Well done Erik! You are indeed if nothing else a persistent blighter!
This job may not quite prove to be a case of “Here be Dragons” but it is a minefield of unknowns – the more you think about it the more there are! In the end, I suspect, it is going to be a case of “suck it and see”.
Weight reduction is going to be the really important job to tackle. For the metrically challenged the difference is just a tad over 4oz. That is a lot of extra inertia. At least we have the expectation, (it is to be hoped!), that the quality of the material in the new piston will be superior to that of the original. This is the thing that may save the day as far as weight is concerned for improved material quality will allow for some skimping on wall thickness.
In many ways it is a pity about the existence of the lower ring grooves as they are going to complicate matters. I’d be inclined to dispense with the lower pair of rings; I will forgo my reasoning for the sake of brevity. I do not think that the empty grooves will present a problem.
I would not be inclined to shorten the piston, at least not yet. Time then to sit down, measure and draw up both pistons to see where the excess metal is. Given some extra mental gymnastics it would be possible to calculate exactly how much thinning would be needed. With that information to hand some careful boring following the outside contour up to the gudgeon pin bosses would seem to be in order. The gudgeon pin bosses, at least visually, seem to compare favourably with the original and in any event any reworking in that area, I can say from experience, is more than a trifle difficult. There may be some scope for metal removal in the accessible areas under the piston crown if that proves to be thicker than the original.
I am not so sure about an oil recess in the piston, it would certainly help reduce a little bit if weight but the side thrust on the piston is what it is and a reduction in area will only serve to increase the unit loading on the remaining part of the full diameter, not really a problem with modern lubricants. If any relieving on the outside is to be done it is my feeling that it should be restricted to an area around and below the gudgeon pin holes.
The ideal shape for a piston is of course a true cylinder at working temperature. To allow for this the shape at ambient temperature is not, the difference is dependent upon the quantity and manner of heat flow through the piston until rejected via the cylinder walls and the lubricating oil, (this a 4stroke remember). That will vary with engine design; each is different and is the subject of much research particularly on high volume production units.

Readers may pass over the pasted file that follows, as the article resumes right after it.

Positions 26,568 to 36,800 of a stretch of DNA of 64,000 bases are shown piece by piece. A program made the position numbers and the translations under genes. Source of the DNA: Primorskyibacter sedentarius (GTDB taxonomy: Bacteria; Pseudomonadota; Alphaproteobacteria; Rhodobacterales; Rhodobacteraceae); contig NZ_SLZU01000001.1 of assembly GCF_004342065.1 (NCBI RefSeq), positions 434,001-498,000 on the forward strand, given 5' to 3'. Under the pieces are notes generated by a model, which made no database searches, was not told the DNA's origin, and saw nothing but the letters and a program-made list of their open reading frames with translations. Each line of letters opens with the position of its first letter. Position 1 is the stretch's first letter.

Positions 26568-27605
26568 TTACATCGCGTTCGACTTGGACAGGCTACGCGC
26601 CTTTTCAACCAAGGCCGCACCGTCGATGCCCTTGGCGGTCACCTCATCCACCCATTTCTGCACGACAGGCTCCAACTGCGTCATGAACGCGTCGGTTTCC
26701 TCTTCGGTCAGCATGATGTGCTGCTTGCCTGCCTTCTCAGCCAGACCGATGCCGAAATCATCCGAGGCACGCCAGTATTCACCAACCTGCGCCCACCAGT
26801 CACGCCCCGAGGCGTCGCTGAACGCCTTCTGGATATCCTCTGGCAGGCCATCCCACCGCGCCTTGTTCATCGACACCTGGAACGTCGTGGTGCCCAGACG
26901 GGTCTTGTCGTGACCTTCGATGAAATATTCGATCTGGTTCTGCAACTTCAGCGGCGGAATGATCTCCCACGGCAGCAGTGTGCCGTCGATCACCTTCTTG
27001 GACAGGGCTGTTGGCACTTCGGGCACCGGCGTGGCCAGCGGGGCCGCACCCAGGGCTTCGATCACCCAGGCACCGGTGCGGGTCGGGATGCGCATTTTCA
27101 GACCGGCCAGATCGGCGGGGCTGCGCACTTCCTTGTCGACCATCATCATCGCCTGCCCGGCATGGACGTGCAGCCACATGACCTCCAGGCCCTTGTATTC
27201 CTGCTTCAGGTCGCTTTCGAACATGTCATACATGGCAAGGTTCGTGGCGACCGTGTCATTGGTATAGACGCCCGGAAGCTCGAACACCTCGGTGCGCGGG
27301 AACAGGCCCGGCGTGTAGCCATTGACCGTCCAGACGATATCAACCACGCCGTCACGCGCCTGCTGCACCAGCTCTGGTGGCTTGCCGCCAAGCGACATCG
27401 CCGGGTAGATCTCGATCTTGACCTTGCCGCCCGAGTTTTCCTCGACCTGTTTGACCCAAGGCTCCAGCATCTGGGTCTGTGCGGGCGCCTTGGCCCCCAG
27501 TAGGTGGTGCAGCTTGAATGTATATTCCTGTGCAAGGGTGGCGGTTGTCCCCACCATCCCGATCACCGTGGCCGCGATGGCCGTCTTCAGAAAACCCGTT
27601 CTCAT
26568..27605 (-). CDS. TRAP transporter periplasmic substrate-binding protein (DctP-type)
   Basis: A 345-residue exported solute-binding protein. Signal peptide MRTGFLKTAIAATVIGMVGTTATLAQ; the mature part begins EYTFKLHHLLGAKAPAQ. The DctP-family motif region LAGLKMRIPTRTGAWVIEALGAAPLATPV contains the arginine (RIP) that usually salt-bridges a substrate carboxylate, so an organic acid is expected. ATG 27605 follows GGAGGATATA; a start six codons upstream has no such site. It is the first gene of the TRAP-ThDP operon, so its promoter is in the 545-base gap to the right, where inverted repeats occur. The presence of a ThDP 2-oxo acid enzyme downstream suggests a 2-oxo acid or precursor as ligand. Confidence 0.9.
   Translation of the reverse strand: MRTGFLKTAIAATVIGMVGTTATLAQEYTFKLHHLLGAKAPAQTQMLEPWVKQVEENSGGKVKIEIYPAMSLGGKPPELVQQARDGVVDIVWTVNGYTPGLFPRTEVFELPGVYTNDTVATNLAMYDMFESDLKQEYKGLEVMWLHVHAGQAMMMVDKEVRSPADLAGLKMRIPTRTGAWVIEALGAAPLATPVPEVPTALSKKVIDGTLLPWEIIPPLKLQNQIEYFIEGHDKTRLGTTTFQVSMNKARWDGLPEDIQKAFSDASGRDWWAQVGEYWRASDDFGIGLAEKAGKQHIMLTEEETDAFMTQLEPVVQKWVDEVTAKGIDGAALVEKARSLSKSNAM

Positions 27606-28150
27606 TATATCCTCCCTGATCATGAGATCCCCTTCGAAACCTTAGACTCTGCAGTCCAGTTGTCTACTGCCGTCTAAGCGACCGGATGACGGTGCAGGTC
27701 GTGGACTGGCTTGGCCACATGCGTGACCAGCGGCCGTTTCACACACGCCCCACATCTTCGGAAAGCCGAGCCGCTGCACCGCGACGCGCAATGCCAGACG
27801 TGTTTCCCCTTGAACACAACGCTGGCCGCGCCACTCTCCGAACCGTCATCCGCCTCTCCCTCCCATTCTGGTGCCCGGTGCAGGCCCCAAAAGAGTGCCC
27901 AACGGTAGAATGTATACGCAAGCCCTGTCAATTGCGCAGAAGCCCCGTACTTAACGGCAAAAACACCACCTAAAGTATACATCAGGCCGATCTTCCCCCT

The most important working area of the skirt is 90º to the crank axis. Look at a piston for a modern exotic engine, the skirt in the area of the gudgeon pin bosses has all but ceased to exist and even at right angles is only large enough to stop the darned thing looping the loop! The piston skirt itself has little to do with the actual sealing of the combustion chamber, the job it does do is hold the piston vertical in the bore and stop it flapping about, this is essential if the rings are to seal properly, any rocking of the piston in the bore is very detrimental.
There is much, much more that can be said and speculated about but this post is quite long enough already. Sufficient to say that once the weight has been bought down I would be inclined to try the piston as it is. After a careful period of running inspect the piston and if necessary relieve any tightness. To this end it should be possible, once thoroughly degreased, to deposit a thin layer of copper on the iron with a copper sulphate solution. Due to the contrasting colours of copper and iron any high spots will show up more clearly.
Thanks as always for the elaborate reply David!
Concerning the weight I think cutting of the lower oil ring only and skimming the wall behind the lowest compression ring and the skirt below the pin will give me a considerable weight loss already.
The new piston also has a slightly larger compression height. About 1,6 mm. And the crown is also a bit thicker. So if neccesary I could also skim the top of the piston a bit. But I will leave that as a large resort because if the piston fits with the higher compression height I would not mind as this would give me a slight gain in performance. And with modern day petrol raising the compression a bit would not be a problem I think.
I think your suggestion of just trying the piston after weightreducton seems like a sensible idea. Lifting the cylinder every now and then to keep an eye on high spots is quite easy with it being an easy accesible side valve.
What do you, and others, think is a good clearance to begin with? The 0,06 mm I posted in the image (being about 0,0025 inch)? Or more/less?
I can see how removing the bottom groove is attractive from a weight saving point of view but my objection would be ‘cos of that old guy Pythagoras or one of them there Greeks blokes what had something to say about levers. The point being that the shorter the skirt the less rocking control it can exert. You may have noticed that most piston skirts just clear the crank webs, there is a good reason for that.
I doubt raising the compression ratio will have any really noticeable effect but it will increase the loading on the bearings and octane ratings are one the slide anyway. On the other hand taking 1.6mm off the crown will account for 40 grammes of the weight you are looking for; the question is which is worth more?
The piston will achieve a higher temperature than the barrel but as both are cast iron the differential expansion will be low, I’d be inclined to try it as it is, it’s easier to take something off than put it on!
Do try the copper sulphate trick, apply it by brush or a bit of rag, if it doesn’t colour the iron its probably because it needs more degreasing. It’ll do no harm and comes off easily.